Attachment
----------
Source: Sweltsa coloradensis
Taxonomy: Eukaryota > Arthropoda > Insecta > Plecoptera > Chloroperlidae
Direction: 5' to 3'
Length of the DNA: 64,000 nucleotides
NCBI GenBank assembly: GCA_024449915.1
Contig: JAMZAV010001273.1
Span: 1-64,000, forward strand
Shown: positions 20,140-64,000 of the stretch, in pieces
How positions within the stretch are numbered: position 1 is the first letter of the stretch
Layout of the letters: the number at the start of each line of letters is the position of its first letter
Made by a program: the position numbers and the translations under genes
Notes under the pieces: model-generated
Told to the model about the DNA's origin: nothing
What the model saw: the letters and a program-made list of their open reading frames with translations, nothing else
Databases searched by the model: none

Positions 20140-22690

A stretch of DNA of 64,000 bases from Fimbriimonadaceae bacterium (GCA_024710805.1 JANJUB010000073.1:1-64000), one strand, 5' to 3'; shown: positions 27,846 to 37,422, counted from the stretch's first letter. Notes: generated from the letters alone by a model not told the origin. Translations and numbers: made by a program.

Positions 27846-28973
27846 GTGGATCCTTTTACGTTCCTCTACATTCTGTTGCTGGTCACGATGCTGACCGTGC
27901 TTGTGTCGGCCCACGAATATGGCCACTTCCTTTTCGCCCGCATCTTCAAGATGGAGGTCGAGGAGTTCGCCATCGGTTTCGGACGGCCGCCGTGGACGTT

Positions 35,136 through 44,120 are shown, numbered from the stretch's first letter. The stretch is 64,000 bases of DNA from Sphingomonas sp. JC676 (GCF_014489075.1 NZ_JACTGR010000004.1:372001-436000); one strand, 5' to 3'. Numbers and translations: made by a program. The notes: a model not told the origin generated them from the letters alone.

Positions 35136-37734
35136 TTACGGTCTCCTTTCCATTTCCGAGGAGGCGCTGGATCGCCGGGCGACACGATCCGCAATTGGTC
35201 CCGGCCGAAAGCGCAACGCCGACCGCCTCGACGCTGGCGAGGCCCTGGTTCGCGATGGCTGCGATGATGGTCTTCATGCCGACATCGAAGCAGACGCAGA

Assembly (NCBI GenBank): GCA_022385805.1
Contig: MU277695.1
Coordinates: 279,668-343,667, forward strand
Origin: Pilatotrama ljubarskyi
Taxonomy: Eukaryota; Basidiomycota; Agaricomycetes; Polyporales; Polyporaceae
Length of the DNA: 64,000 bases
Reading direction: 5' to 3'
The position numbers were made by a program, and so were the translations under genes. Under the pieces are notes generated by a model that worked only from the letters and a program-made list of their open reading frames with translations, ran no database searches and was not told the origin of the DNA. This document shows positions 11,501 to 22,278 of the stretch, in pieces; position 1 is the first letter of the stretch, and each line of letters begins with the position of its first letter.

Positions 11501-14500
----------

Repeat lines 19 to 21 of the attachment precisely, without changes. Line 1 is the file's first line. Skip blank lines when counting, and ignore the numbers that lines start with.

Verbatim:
27846 GTGGATCCTTTTACGTTCCTCTACATTCTGTTGCTGGTCACGATGCTGACCGTGC
27901 TTGTGTCGGCCCACGAATATGGCCACTTCCTTTTCGCCCGCATCTTCAAGATGGAGGTCGAGGAGTTCGCCATCGGTTTCGGACGGCCGCCGTGGACGTT

Positions 35,136 through 44,120 are shown, numbered from the stretch's first letter. The stretch is 64,000 bases of DNA from Sphingomonas sp. JC676 (GCF_014489075.1 NZ_JACTGR010000004.1:372001-436000); one strand, 5' to 3'. Numbers and translations: made by a program. The notes: a model not told the origin generated them from the letters alone.